"It's just a yeast infection, so you can call in a prescription"
"Treating problems over the phone, even ones that may seem as minor as a yeast infection, is rarely a good idea. There are other common vaginitis problems that can seem very similar but are vastly different in the way we treat them. Yeast infections, bacterial vaginosis, and trichomoniasis share common symptoms of discharge, irritation, itching, and burning. I've even found herpes in patients who were sure it was 'just a yeast infection.' Most gynecologists and other women’s health care providers will squeeze you in for a quick visit to make sure you get the right treatment." Steven A. Rabin, MD
Check out the answers to 19 questions you're too embarrassed to ask your gynecologist.
"If I want to have a baby I should have sex when I'm ovulating!"
"Most women think, incorrectly, that intercourse should be timed after ovulation. But to maximize your chances of conception you should be having sex right before you ovulate." Mary Jane Minkin, MD, a clinical professor of obstetrics, gynecology, and reproductive sciences at the Yale School of Medicine
Gynecologists wish you'd stop doing these annoying patient habits, too.
"Standing on my head will increase my chance of getting pregnant"
"I have had many women think that they can increase their chances of conceiving by standing on their head or elevating their legs after intercourse. But sperm are highly motile and standing on your head, or any other positions post-intercourse, will do nothing to improve the chances of pregnancy." Linda Girgis, MD
Here are more surprising facts about getting pregnant that OB-GYNs wish you knew.
"Birth control pills will make me fat"
"It's a very common belief that birth control pills cause weight gain or will give you cancer. However, studies comparing large groups of women who take and do not take birth control have shown no difference in weight gain. Also, when taken for long periods of time, birth control pills have shown to decrease ovarian and endometrial cancers by 50 percent." Richard K. Krauss, MD, chair of gynecology department at Aria Health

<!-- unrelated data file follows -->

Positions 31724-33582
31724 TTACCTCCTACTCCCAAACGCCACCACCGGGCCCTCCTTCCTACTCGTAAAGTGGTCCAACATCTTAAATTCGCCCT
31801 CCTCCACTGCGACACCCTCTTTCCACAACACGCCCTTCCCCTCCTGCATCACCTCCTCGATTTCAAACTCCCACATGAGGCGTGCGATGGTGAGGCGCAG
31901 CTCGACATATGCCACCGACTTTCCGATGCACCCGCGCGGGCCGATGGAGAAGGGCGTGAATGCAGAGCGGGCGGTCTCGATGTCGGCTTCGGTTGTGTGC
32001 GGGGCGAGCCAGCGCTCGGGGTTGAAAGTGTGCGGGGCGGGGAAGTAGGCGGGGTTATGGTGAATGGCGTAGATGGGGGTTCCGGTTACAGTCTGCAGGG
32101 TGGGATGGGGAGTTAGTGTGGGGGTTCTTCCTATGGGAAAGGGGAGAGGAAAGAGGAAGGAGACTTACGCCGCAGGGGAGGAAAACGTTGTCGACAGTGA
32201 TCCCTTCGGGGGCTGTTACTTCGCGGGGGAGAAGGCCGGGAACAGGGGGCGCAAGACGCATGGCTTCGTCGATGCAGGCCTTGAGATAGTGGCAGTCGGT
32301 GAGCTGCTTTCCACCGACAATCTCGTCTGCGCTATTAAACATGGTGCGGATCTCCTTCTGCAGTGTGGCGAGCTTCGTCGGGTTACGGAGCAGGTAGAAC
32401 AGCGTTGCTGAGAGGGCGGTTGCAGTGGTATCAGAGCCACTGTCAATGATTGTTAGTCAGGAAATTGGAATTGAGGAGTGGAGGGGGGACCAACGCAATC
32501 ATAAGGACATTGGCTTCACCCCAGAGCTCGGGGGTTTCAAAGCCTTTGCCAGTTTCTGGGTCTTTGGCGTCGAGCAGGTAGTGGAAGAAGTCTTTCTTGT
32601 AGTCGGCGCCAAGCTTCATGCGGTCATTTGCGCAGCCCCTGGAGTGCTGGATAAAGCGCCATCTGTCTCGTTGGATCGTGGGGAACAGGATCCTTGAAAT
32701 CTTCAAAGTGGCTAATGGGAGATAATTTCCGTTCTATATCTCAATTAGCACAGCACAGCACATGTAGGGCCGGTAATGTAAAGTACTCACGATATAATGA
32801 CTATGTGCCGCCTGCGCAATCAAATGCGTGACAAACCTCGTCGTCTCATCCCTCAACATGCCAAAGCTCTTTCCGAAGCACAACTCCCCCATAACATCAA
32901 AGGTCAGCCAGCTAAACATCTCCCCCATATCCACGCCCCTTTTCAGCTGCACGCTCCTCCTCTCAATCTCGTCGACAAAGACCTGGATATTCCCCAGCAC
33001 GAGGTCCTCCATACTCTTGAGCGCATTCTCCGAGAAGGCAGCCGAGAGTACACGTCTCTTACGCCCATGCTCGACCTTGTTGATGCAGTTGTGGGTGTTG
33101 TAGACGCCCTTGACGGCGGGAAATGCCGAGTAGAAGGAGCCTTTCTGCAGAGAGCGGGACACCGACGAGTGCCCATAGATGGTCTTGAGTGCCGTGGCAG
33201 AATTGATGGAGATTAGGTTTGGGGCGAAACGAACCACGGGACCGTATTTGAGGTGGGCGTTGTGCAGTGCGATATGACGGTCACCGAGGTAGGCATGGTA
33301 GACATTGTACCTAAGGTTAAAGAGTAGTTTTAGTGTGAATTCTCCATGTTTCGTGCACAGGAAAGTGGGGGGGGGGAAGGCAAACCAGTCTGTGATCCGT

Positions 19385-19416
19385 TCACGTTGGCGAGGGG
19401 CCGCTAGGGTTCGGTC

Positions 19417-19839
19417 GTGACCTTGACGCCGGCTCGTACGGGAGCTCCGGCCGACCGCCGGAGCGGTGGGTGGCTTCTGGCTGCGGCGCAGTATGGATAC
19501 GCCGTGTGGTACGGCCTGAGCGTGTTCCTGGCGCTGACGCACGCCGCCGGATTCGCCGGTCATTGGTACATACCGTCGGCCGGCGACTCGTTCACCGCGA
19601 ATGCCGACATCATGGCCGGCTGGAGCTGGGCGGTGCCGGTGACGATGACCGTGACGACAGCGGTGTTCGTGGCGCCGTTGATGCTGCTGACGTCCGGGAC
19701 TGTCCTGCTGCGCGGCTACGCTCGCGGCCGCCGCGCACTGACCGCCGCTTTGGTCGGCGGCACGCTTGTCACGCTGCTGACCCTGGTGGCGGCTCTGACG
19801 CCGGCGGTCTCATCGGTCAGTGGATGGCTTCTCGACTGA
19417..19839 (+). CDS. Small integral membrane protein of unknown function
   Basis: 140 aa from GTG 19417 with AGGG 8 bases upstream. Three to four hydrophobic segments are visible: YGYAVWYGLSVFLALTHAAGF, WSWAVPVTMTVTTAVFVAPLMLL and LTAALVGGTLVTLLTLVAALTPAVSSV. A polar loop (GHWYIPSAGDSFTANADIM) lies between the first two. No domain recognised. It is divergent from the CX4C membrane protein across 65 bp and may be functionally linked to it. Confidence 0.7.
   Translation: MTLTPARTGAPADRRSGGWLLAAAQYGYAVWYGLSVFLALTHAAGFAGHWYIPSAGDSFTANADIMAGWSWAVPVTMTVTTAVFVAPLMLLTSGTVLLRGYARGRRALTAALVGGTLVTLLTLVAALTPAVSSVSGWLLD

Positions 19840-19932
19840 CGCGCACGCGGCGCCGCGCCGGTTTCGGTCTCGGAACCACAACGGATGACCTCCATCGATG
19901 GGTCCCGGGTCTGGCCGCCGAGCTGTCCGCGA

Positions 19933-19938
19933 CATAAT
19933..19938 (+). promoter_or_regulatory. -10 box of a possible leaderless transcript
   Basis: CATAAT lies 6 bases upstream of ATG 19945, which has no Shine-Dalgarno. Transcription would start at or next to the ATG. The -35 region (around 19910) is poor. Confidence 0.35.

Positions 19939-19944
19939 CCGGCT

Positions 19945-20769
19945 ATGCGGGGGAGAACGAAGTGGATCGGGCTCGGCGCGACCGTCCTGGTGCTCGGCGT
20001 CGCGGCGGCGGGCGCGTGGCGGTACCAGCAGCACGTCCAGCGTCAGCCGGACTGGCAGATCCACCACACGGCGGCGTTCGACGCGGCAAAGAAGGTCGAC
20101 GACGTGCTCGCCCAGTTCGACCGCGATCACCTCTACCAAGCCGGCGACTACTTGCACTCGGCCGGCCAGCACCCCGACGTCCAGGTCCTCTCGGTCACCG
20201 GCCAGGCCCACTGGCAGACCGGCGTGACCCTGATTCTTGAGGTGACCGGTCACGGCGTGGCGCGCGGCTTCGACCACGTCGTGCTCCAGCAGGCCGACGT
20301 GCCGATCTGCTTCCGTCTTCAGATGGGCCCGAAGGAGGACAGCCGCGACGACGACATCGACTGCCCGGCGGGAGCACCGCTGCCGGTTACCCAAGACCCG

You need to know these 13 things about birth control, too.
"My mom had no problem getting pregnant at 40, so I can wait"
"While it is true that age of menopause can be a heritable trait, conceiving in your late 30s and 40s is a challenge, no matter your genetics. A 25-year-old woman at the peak of her fertility in life has a 15-20 percent chance of achieving a pregnancy per month. By age 40, this number drops to less than 5 percent per month. While there are no blood tests to directly check for egg quality, we know, through testing thousands of embryos through IVF, that after age 40 around 85 to 90 percent of a woman’s embryos will be genetically abnormal. The answer is, don’t wait! If you are focusing on your career or have not met the right partner, consider a method of fertility preservation such as egg freezing." Anate Aelion Brauer, MD, attending physician at Greenwich Hospital and NYU Medical Center and an assistant professor at NYU School of Medicine
"Breast cancer is the most common killer of women"
"Many women think that breast cancer is the most common cause of death of women over the age of 40. But the facts show that cardiovascular disease causes four times more deaths in women over the age of 40, far more than all kinds of cancer combined." Richard K. Krauss, MD
Here are more breast cancer myths that are just not true.
"It takes three months after stopping birth control to be fertile"
"Despite this popular myth, as soon as a woman is not using a contraceptive method, she is fertile. It can take up to one year to conceive but as far as the pill is concerned, a woman is fertile as soon as she stops taking it." Veronica Gillispie, MD, obstetrics and gynecology department at Ochsner Baptist Medical Center in New Orleans, Louisiana
"The pull-n-pray method works"
"Withdrawal is not an effective method of birth control. The reality is that there are sperm in the pre-ejaculate and all it takes is one sperm to become pregnant!" Diana Ramos, MD, ob-gyn, co-chair of the National Preconception Health and Health Care Initiative
"IUDs are dangerous"
"Intrauterine devices [a device implanted in the uterus to prevent pregnancy, most commonly the Mirena or Paraguard] get a bad rap as being dangerous. The truth is modern IUDs are the safest and most effective form of temporary birth control methods that we have. Progesterone containing IUDs, like the Mirena, also can actually reduce pain and bleeding with a woman’s menstrual period." Richard K. Krauss, MD
Watch out for the clear signs you should switch to an IUD.
"Once I'm done having children, I no longer need to see my ob-gyn"
"Just because you are finished having children doesn’t mean that you should skip your gynecologist visit. He or she will still want to discuss your overall health like your blood pressure, weight, family planning, and any other health screenings you may need, such as for STIs, cervical cancer, breast cancer and ovarian cancer." Cherrell Triplett, MD, an ob-gyn at Southside OBGYN in Indianapolis and clinical assistant professor at the Indiana University School of Medicine